It is possible (and we would admit it as well) that an apparent lifelessness and listless participation does not bear a wholly adequate or accurate witness to a deficient faith. But, we can't forget that according to Lutheranism, saving faith (which may yet be lost) was created there in the act of Word and Sacrament. The Lutheran pastor (despite his protests) doesn't quite entirely evade his parishioner's reflexive question; he would simply have the inquirer put his faith in his participation in the worthy-rite and worthy-ministry, and rest his uneasy conscience upon them. But sad to say, simply attending the means of grace habitually, while stifling every reflexive concern over the proper "effects" of religion, will indubitably produce a field rife with tares--perhaps even a tare-field, with only a scattering of wheat.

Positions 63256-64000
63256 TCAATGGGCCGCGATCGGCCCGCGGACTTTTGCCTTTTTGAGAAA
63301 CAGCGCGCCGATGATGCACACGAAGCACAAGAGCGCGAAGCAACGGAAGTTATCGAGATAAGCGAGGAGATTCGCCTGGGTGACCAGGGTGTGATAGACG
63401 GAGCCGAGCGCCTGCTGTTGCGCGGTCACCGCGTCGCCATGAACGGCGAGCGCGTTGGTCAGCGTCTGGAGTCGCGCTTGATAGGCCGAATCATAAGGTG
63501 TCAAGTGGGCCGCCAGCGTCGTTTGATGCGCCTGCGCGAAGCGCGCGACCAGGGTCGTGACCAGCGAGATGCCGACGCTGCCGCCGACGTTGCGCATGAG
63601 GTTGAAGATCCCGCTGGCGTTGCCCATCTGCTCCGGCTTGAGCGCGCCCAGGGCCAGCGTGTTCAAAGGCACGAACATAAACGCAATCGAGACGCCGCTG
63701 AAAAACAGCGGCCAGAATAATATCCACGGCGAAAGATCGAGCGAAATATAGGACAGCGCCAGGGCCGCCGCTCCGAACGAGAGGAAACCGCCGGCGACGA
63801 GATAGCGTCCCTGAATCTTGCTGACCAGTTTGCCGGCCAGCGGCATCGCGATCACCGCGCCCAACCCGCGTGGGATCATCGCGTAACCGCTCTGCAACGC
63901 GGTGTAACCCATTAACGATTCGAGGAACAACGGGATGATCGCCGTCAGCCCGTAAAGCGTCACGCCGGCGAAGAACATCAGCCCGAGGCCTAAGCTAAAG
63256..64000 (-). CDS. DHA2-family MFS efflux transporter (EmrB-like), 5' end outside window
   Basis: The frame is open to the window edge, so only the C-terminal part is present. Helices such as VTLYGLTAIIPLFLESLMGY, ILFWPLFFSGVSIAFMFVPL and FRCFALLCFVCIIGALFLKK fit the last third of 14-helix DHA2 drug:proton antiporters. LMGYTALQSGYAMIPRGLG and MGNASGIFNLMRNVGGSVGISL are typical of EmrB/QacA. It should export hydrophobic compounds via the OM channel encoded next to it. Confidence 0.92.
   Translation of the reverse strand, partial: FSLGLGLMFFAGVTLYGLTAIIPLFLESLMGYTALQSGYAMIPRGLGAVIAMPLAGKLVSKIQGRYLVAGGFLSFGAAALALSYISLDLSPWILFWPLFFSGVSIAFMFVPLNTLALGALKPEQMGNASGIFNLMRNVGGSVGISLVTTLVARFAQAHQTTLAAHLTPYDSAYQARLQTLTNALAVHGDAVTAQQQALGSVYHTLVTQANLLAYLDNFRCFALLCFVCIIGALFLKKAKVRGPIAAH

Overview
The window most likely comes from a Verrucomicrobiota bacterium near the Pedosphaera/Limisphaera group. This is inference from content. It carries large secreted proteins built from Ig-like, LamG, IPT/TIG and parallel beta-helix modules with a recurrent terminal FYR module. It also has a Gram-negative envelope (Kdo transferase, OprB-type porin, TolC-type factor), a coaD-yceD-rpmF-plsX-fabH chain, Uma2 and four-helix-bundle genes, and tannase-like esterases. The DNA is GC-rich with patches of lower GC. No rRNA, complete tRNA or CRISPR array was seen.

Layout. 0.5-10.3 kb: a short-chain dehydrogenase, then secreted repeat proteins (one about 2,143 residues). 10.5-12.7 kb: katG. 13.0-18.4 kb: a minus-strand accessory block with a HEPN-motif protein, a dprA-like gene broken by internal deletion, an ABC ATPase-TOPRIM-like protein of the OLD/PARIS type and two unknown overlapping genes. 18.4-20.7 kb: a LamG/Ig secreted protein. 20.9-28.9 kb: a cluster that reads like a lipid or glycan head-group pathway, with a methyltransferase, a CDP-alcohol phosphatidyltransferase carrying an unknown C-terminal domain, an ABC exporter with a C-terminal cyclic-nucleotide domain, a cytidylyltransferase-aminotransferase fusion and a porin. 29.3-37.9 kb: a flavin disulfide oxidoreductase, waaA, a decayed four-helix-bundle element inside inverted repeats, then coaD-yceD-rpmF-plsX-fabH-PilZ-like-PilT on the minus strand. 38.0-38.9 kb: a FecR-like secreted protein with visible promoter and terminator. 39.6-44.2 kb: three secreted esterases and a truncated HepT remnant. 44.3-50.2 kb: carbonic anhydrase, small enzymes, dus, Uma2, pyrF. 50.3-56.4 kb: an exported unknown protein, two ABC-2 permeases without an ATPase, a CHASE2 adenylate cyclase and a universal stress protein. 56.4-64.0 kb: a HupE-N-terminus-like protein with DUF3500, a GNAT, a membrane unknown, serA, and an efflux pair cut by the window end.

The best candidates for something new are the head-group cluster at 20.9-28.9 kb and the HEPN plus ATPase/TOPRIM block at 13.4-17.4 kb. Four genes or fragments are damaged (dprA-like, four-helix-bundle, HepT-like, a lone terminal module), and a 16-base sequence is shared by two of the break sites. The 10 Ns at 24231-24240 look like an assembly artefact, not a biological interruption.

To our way of thinking, a purely objectified ministry is a step too far back toward Rome. It entrusts the reality and content of the faith-that-saves to the (true) church as "dispensary" of Divine Grace, for the creation of that faith; without acknowledging the responsibility of the individual to examine whether he is "in the faith" or not (and not just by checking the baptismal record or membership roll). Here there is a kind of mirror image of the religious enthusiasts' confidence in his emotion-laden religious experience of worship; without his feelings stimulated to a "high" he lacks confidence in the nearness of God--this focus is wholly internal. But with a wholly external focus, confidence in the nearness of God is transferred entirely to the ministry, and to attendance upon the Word and Sacrament; the truth is said to have nothing to do with the frame of one's personal reception of it--instead, God's objective nearness made personal reception a necessary reality.